1. RAPID CHANGE: The manner in which we conduct our daily lives has changed dramatically over the past few years. Digitalization is sweeping across the domestic and commercial world changing the way we do just about everything. The way we shop, bank, and travel can be accomplished on-line with delivery systems reacting accordingly.  Everyone, including the
    “ baby-boomers” need to get on-board with the changes.
  2. COMPLEX PROCESSES: Old-school processes are inadequate for managing today’s very complex issues. Our three sons and all of our grandchildren have probably never purchased a stamp.  Everything is accomplished on line including paying the bills.  There will come a time when every acquisition will start online.  One of the most fascinating web sites if U-tube.com.  I have never been faced with a “fix-it” problem that is not described on U-tube. It is a valuable resource.  Get ready for digitization now—its coming.
  3. DEMANDING CUSTOMERS: Today’s consumers have high expectations for attentive service, high value, and timely communication. It is no longer enough to be content with trusting the process will deliver value for the customer.  My greatest complaint with COMCAST is customer service.  The product itself is adequate but their customer service is one of the most pitiful on the planet.
  4. PHYSICAL THREATS: I do NOT mean burglars and home invasion.  Aging infrastructure systems, including our power grid, air traffic control, bridges, railways, pose significant threats to reliable communication, transportation and safety in general.  In-house and in-store equipment may not be sophisticated enough to handle growing demands brought on by our “digital world”.  Upgrades to physical equipment and programs driving that equipment become more frequent as we try to make decisions and choices.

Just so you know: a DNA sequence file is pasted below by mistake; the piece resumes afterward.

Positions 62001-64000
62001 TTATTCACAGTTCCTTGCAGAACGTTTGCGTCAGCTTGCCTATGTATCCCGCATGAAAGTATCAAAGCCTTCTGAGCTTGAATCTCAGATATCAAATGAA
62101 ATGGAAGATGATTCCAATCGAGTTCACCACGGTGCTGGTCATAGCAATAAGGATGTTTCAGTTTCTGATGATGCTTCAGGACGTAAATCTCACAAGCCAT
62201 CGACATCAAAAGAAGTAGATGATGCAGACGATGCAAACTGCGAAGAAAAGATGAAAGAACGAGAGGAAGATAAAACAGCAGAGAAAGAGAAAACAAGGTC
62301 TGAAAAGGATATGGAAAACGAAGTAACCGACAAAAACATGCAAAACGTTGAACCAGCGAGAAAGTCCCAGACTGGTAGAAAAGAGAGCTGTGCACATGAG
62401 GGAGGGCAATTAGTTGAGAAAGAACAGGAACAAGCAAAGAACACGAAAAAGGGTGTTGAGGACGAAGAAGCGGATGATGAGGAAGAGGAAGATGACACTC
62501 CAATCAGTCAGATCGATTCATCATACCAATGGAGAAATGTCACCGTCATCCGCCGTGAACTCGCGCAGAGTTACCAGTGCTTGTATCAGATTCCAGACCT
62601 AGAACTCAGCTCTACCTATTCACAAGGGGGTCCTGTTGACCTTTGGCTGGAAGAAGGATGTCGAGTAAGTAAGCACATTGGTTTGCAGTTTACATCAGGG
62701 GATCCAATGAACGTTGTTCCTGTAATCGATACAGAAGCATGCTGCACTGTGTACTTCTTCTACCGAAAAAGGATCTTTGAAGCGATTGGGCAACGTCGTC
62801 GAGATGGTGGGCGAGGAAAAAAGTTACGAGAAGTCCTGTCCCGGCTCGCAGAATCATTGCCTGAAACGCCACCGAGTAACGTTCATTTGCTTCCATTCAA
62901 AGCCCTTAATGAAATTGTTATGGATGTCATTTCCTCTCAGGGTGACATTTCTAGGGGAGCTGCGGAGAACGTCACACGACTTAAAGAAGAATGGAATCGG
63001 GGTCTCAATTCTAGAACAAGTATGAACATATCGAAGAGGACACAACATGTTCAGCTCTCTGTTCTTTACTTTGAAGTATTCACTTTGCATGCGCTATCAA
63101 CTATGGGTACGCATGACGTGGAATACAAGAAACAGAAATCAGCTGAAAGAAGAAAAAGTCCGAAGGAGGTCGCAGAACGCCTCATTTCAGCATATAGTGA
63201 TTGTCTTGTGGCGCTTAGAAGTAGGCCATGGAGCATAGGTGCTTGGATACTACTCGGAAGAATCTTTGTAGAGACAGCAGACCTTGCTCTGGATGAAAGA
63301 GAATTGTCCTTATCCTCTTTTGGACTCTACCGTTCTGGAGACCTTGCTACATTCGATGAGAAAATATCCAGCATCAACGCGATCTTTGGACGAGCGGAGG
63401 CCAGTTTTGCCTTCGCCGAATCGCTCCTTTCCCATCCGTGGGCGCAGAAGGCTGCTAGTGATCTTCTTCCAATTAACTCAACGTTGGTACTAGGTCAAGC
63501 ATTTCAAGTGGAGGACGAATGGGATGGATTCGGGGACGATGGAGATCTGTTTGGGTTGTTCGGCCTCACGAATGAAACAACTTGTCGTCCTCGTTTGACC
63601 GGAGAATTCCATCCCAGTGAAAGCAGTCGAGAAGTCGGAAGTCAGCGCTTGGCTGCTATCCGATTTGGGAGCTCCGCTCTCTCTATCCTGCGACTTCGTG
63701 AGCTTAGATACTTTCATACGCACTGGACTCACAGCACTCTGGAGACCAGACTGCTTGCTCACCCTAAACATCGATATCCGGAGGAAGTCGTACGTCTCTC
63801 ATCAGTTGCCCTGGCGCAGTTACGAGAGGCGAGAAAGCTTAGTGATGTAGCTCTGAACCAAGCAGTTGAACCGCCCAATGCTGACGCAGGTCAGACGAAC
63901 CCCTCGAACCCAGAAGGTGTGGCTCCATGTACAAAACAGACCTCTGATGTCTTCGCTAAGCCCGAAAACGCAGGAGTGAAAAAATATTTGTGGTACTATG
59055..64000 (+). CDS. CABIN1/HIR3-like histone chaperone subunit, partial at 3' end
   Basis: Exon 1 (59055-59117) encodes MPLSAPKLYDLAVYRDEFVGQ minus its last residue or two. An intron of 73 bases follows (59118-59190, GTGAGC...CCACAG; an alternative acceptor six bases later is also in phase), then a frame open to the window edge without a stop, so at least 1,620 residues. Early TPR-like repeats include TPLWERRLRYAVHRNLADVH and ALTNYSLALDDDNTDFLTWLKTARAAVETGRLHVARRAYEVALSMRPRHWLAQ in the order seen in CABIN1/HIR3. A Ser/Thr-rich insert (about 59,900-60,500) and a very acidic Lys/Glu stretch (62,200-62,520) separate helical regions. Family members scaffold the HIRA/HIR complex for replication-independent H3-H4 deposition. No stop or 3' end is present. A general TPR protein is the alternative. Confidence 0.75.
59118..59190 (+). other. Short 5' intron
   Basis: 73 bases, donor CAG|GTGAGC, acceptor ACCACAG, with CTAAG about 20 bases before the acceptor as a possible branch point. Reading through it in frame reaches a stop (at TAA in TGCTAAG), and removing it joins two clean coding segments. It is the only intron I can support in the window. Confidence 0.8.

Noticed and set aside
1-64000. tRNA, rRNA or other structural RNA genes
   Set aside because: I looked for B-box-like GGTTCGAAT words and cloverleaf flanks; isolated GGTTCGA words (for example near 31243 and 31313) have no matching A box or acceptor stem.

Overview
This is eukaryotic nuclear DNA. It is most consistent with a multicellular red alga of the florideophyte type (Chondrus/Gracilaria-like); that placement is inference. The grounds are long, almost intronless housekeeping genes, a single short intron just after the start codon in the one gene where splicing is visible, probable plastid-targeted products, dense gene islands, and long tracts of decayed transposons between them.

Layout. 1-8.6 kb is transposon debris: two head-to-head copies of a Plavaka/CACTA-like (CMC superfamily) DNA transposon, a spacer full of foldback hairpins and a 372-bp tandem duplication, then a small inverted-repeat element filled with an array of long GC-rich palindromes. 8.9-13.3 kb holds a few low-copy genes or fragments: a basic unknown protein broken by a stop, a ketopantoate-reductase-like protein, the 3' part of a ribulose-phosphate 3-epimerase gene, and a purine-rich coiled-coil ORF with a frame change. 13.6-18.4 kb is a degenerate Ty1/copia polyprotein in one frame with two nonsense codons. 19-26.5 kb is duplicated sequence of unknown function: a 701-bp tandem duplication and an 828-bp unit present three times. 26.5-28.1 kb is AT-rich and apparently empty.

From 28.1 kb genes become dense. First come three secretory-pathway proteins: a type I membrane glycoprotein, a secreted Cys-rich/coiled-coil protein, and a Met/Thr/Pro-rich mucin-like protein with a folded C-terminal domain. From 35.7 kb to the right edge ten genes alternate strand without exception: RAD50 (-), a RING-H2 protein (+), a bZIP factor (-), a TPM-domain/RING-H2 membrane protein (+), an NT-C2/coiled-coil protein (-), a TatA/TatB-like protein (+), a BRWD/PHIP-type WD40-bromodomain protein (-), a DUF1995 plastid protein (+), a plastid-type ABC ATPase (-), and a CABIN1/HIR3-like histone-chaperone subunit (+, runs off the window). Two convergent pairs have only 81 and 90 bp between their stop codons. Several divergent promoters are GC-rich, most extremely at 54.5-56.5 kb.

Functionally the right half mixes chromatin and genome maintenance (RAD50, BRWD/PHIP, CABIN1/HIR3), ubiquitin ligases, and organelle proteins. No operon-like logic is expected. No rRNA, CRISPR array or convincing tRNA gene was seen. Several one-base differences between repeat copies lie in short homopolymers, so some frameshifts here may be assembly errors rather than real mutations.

5. TOO MANY CHOICES: While choices are really nice, too many options can present a real burden for the decision maker.  We should and must prioritize the growing list of choices and choose the most viable options.  This includes possible vendors and companies offering choices.
  6. CYBER THREATS: We MUST incorporate systems to protect digital infrastructure.   If you read the literature, you find we are losing that battle. It’s almost to the point that every household needs an IT guy.
  7. DATA OVERLOAD: “Big data” is swamping us with information at an ever-growing rate due to an endless list of features and functionality relative to digital devices. As you well know, CDs and DVDs can now be purchased with terabyte capabilities.  Necessity is the mother of invention and this need will only grow.
  8. TIGHT BUDGETS AND FINANCES: In most cases, making the proper and correct decision will require some cost. Once again, this can cause delays in trying to choose the best options with the maximum payback in time, money and effort.

There may be others factors depending upon the situation or the decision you must make on a personal basis.    Let us now consider steps that just might ease the pain of decision-making.

  • EARLY DETECTION OF A PROBLEM: There probably are early warning signs that a problem is coming necessitating a solution. It is a great help if you can stay attuned to warnings that present themselves.  It gives you time to consider a possible solution.
  • SCHEDULE AND CONSIDER YOUR “FIX” EARLY: If at all possible, solve the problem before it becomes a panic situation. Have a solution or solutions ready to incorporate by becoming pro-active.
  • MONITOR THE FIX: Make sure you are solving the problem and not a manifestation of the problem.  We call this “root-cause-analysis”.
  • TRACK YOUR COSTS: Know what it costs to resolve the problem.
  • MAINTAIN RECORDS AND CREATE A PAPER TRAIL: Some times the only way you know where you are is to look back to see where you have been!